How Has Fluid Therapy Changed Over the Years?
Liz Rozanski, DVM, talks about how volume and titration has changed with regard to fluid therapy.
Where is fluid therapy today, and how has it changed over the years? Liz Rozanski, DVM, associate professor of emergency and critical care at the Cummings School of Veterinary Medicine at Tufts University, talks about how volume and titration has changed with regard to fluid therapy.
Veterinarians used to be taught to give as many fluids as possible, no matter what, Dr. Rozanski says. But practitioners started to recognize that too much fluids is more detrimental than they thought. She also mentions the conflict over colloids—synthetic fluids that help keep fluid in the blood stream. Veterinarians thought colloids would help dogs and cats, but practitioners starting recognizing that their use is associated with clotting problems, kidney injury, and volume overload.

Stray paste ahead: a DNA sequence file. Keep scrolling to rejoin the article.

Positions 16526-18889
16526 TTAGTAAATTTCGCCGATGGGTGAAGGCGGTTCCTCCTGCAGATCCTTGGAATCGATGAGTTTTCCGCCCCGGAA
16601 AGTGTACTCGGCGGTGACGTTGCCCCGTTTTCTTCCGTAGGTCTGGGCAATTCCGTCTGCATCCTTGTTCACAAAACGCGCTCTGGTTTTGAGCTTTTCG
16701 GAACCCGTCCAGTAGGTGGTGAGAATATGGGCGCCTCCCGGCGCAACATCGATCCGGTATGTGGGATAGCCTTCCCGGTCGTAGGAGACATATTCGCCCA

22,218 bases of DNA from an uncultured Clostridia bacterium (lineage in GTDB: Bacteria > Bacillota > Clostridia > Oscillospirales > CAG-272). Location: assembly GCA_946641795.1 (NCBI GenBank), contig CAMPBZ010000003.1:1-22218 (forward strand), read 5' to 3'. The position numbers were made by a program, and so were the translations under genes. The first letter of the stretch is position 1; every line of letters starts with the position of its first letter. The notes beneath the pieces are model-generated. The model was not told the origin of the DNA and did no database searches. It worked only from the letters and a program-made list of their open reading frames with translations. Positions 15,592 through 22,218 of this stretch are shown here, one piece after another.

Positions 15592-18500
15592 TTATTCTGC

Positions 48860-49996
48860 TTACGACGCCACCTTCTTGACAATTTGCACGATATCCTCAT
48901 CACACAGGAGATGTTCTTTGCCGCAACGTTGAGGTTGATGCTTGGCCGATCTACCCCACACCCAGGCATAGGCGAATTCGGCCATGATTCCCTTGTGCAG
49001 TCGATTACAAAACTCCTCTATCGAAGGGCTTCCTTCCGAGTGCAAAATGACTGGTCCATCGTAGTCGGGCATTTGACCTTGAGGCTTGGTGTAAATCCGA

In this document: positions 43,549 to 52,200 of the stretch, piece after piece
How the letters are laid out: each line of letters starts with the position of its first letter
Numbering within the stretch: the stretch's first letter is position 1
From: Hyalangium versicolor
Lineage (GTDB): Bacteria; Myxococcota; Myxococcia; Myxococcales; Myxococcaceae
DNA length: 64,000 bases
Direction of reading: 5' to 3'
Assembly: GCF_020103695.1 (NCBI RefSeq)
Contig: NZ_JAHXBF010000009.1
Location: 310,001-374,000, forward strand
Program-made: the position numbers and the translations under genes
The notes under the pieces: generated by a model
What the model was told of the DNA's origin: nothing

Dr. Rozanski also mentions that for dogs and cats with kidney disease, veterinarians used to think lots of fluids would flush out their body system, but realized that this practice doesn't help improve kidney function.